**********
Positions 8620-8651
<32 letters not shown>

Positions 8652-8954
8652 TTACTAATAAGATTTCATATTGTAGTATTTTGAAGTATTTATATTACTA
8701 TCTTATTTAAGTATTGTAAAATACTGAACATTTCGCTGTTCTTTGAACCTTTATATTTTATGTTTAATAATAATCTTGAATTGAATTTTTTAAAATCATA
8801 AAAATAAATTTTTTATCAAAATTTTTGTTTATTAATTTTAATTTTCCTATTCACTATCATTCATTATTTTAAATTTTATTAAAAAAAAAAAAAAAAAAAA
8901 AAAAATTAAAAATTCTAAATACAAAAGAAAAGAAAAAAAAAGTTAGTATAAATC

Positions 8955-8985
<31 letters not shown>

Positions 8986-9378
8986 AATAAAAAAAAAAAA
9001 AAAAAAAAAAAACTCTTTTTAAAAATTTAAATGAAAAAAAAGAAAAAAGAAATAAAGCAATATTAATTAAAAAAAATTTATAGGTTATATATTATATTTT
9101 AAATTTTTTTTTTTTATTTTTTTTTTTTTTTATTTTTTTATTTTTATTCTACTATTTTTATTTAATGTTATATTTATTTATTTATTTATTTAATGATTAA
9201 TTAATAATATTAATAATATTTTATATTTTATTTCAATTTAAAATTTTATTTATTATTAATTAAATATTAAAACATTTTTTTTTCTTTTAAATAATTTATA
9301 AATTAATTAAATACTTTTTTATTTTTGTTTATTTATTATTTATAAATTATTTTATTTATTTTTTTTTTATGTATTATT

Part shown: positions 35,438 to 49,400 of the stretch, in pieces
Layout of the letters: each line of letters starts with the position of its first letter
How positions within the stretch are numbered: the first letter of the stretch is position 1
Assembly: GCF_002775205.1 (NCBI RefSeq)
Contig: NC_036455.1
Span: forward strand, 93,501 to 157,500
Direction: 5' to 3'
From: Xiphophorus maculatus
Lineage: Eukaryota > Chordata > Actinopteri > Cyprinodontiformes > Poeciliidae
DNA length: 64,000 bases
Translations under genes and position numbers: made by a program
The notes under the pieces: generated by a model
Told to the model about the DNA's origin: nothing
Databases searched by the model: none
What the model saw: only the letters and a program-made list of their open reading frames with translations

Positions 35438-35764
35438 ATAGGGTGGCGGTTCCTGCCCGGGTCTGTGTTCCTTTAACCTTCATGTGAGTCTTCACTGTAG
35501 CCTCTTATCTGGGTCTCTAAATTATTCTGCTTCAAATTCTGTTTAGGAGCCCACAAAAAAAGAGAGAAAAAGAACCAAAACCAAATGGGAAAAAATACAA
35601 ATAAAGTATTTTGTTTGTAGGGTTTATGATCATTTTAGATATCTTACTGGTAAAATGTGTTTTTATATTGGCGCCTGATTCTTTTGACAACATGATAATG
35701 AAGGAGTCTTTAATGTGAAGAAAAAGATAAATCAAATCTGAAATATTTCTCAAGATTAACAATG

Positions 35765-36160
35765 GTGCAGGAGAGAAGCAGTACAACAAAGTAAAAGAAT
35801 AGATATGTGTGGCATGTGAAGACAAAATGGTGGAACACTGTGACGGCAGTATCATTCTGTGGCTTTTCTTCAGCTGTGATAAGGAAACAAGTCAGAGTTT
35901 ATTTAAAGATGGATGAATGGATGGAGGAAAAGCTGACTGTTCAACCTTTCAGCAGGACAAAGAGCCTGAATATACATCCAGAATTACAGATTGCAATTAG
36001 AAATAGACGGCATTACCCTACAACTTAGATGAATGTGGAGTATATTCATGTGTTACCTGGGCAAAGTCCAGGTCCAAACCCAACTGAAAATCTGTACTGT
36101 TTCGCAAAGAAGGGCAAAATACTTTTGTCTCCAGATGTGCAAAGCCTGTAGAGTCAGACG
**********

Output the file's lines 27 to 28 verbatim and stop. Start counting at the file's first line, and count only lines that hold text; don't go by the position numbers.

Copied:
The notes under the pieces: generated by a model
Told to the model about the DNA's origin: nothing